Standing up Afghan army is like ‘trying to build an airplane while in flight,’ says top U.S. general

U.S. and coalition forces have been in Afghanistan for 15 years since the 9/11 attacks. Though their numbers have drastically decreased as the U.S. has trained Afghan security forces, it is not easy to build an army in the middle of a war. Special correspondent Jennifer Glasse reports from Kabul on the challenges facing Afghan forces as they try to beat back a resurgent Taliban.

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    Now to our continuing coverage of the upcoming 15th anniversary of the September 11 attacks.

    We begin with a look at the country where the attacks were planned, Afghanistan. The U.S. and NATO deposed the Taliban government in the fall of 2001, but 15 years later, American troops continue to fight and die there, while trying to help the Afghans stand up an army to take on a resurgent Taliban.

    From Kabul, special correspondent Jennifer Glasse reports.


    At the Regional Corps Battle School in Laghman Province in Eastern Afghanistan, these Afghan soldiers, many with years of battlefield experience, have been learning leadership skills from coalition forces.

    It's an Afghan-run school with U.S. soldiers and NATO troops serving as advisers. Part of the lesson plan, U.S.-style military organization. After completing seven weeks of training, these men become noncommissioned officers, a rank that had been exclusive to the United States military.

    Adam Weiner is an adviser.

    2ND. LT. ADAM WEINER, Leadership Advisor, U.S. Army: We have a strong leadership in the officer and NCO side, and we see the benefits that that has for our Army. And so we have tried to instill that into their training as well to empower their noncommissioned officers to take a bigger role in leading soldiers alongside their officer counterparts in their units.


    Some of these Afghan soldiers fought alongside U.S. forces in Eastern Afghanistan. With only a few American special forces still in the country, Afghans must rely on U.S. airpower when things get tough.

  • MAN (through translator):

    When the air support comes, every soldier, every fighter has better morale. They are refreshed and fight with new energy against the enemy. Also, in some districts, there are high mountains, and we can not go there. So we need the airplanes to target the enemy.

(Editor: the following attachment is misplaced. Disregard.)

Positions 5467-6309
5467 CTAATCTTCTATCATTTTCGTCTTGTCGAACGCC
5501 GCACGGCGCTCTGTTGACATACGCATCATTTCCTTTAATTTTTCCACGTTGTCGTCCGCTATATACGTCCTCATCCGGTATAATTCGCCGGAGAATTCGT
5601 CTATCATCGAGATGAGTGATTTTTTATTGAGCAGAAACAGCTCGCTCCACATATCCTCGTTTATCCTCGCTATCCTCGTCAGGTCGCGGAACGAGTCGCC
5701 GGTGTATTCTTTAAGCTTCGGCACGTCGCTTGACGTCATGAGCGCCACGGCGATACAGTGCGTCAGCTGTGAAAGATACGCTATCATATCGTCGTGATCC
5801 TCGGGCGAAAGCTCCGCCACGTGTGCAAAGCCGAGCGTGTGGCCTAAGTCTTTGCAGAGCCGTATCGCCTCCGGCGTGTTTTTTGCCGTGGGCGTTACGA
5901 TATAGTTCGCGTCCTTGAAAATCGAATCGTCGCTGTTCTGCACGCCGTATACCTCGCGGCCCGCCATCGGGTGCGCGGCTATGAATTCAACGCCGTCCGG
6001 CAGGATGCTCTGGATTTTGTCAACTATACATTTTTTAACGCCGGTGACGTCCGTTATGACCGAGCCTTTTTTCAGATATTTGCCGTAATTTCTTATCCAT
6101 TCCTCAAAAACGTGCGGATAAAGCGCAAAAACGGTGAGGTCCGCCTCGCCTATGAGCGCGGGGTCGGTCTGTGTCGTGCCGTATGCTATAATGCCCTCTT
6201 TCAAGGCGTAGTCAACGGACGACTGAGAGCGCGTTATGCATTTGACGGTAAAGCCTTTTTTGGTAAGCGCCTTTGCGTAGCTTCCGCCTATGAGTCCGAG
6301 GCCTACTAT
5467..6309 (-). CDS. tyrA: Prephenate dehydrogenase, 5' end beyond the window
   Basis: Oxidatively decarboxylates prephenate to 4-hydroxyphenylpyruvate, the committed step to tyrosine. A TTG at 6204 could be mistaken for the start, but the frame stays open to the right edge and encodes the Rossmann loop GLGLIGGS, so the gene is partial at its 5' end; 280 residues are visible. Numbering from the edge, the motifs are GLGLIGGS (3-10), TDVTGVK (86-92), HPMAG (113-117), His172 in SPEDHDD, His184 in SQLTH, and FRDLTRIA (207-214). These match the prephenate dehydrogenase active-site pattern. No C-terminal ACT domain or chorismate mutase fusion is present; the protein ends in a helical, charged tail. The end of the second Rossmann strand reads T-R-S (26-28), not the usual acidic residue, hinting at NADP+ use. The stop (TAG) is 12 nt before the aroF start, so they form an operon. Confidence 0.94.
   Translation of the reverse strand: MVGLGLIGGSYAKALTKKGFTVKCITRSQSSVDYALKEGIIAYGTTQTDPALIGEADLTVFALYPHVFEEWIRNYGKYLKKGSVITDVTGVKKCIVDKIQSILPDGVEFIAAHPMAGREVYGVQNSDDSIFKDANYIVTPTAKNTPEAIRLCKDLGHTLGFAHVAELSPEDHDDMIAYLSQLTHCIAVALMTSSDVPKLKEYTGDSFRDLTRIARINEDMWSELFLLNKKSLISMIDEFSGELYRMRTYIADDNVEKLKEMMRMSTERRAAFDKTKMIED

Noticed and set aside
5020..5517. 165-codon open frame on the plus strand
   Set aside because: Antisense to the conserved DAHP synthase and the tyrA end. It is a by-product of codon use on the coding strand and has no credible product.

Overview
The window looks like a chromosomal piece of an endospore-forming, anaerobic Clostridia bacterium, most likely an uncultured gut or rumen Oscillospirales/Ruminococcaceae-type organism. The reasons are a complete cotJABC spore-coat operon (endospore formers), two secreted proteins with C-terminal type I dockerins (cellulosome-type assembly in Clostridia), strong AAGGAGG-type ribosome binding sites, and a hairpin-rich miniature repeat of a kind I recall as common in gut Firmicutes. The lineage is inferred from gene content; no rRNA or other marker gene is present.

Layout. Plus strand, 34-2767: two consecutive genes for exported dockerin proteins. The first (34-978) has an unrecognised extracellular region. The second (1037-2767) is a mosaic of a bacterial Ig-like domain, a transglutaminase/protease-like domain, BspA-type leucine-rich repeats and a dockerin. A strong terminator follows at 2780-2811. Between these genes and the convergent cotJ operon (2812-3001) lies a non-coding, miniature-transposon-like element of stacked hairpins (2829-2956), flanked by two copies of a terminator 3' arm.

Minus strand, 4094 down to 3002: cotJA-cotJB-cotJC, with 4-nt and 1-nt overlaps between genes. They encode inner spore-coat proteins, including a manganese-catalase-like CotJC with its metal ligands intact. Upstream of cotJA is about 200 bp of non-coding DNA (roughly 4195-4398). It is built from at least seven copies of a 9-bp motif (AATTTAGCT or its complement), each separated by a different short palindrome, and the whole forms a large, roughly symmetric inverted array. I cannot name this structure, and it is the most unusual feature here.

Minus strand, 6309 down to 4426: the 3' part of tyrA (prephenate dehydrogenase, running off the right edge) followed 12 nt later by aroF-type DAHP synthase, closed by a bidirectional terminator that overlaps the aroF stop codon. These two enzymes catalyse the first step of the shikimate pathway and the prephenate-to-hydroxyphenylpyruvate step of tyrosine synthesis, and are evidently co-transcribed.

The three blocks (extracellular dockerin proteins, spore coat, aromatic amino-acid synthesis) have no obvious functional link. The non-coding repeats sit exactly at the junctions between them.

But after 15 years of U.S. and coalition efforts on the ground and least $65 billion, Afghan security forces are still a development project.

    The task of building a military here didn't start until 2009, with a commitment from President Obama to do the hard work needed to help Afghanistan stand on its own, and reducing the need for U.S. troops.

    General John Nicholson is the commander of U.S. and NATO forces in Afghanistan. He's served here before, but now commands an international force far smaller than years past.

    GEN. JOHN NICHOLSON, Commander, US & NATO Forces, Afghanistan: We're trying to build an airplane while in flight, OK? So they're fighting a war while we're trying to build an army. This is very hard.

    And when you look at the histories of any of our Western coalition force members who are here, they have had a similar long journey to build the professional armies that we have today. And so this is primarily the challenge, casualties, the need to develop leaders, the need to develop systems where none previously existed. So, it does take time.


    Sergeant 1st Class Philip Nixon is serving a second tour here. In 2010, he was fighting in Southern Afghanistan. Now he's the platoon leader of the Guardian Angels, a mix of U.S. and NATO troops charged with protection of the military advisers and their bases across the country.